When the next Orion spacecraft splashes down, the mission will be far from over. The US Navy will need to spring into action to safely recover the crew capsule and to practice for the day, the San Antonio-class amphibious transport dock USS San Diego completed a successful rehearsal in the Pacific Ocean of splashdown recovery operations of the crew module.
Held in conjunction with NASA, the Underway Recovery Test-5 is the latest in a series of tests in anticipation of the unmanned Exploration Mission-1 (EM-1), in 2018. USS San Diego's task was to launch a dummy Orion capsule from its sea-level recovery well deck. Specialist diver and demolition teams were then dispatched as the ship stood off to practice approaching the capsule as it had just splashed down.
Though the capsule wasn't fueled, the recovery teams still treated it as if it could be leaking potentially toxic or explosive propellants. A towing harness was installed around the capsule while San Diego maneuvered alongside until the towline could be attached to a NASA-designed winch to pull it back into the well deck.
The United States hasn't conducted a splashdown and recovery of a manned space mission since the Apollo Soyuz flight in 1975. Not only are there many old skills that need to be relearned after over 40 years, but advances in technology and naval salvage techniques need to be considered and adapted. The Navy says the purpose of the current round of tests is to demonstrate and evaluate the recovery processes, procedures, hardware and personnel under sea conditions. Future tests will not only help in the recovery of EM-1, but also of manned missions slated to begin in 2021.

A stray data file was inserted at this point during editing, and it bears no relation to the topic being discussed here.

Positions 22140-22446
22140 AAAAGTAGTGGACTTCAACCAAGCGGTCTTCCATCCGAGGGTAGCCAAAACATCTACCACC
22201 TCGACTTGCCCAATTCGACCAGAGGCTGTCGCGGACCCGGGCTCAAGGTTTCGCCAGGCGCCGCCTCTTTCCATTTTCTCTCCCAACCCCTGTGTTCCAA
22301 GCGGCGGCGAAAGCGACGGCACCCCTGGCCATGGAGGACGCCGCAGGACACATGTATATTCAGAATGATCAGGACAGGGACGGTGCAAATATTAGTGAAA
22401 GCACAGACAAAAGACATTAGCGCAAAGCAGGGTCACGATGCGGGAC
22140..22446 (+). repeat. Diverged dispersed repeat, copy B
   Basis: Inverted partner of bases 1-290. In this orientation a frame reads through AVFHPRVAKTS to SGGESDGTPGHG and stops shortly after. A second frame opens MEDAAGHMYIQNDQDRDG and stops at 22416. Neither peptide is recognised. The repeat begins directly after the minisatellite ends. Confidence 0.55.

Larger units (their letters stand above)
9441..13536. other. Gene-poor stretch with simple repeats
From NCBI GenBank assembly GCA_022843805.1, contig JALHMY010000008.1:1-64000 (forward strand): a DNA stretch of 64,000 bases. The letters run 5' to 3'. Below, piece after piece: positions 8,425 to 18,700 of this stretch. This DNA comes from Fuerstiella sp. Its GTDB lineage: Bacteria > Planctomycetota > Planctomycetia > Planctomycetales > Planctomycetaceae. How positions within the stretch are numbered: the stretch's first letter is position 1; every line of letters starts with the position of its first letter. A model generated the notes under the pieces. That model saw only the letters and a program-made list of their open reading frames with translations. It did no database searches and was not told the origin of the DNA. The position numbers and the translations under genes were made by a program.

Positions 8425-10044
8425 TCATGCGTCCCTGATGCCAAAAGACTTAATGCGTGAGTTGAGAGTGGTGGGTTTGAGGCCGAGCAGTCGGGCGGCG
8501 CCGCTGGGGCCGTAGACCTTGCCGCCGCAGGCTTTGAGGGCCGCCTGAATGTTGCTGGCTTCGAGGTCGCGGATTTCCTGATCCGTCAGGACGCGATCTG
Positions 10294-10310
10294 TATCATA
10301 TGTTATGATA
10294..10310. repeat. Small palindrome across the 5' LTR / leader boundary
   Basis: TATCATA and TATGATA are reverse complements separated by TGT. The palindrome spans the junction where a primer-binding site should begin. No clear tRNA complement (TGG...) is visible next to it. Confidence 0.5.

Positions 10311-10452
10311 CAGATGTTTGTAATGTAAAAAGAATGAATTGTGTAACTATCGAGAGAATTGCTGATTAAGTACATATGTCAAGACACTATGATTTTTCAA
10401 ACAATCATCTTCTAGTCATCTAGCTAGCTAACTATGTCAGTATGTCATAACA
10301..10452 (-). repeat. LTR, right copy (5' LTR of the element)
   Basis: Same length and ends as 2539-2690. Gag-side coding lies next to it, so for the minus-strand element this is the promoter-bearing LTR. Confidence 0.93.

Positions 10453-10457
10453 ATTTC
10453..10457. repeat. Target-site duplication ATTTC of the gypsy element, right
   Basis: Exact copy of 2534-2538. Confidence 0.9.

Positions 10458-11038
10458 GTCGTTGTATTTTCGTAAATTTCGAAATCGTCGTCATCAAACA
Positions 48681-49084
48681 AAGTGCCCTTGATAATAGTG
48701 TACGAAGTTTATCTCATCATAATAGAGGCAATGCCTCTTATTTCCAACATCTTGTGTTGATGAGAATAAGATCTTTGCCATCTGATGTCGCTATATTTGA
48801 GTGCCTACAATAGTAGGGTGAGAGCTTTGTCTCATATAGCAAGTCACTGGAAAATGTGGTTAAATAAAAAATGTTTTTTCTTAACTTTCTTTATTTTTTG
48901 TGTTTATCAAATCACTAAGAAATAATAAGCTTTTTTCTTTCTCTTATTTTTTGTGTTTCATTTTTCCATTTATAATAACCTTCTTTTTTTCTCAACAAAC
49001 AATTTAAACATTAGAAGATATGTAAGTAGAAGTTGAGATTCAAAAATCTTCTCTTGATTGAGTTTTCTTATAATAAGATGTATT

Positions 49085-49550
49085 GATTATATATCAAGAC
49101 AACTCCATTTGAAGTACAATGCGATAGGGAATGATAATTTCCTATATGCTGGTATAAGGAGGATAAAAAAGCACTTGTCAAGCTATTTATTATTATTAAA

The San Antonio-class ships are particularly important for these operations because they have advanced recovery equipment and can launch multiple small boats at a moment's notice, as well as having extensive medical facilities aboard to tend to returning astronauts.
The next tests will use the NASA recovery ship, USS Anchorage.
"This was a proof-of-concept URT, which means we were testing hypotheses that we had developed over the last year, along with some prototype hardware," says NASA's Landing and Recovery Director, Melissa Jones. "I'm happy to say that it was very successful and we have a lot of data going forward to figure out what our next test will be."Source:
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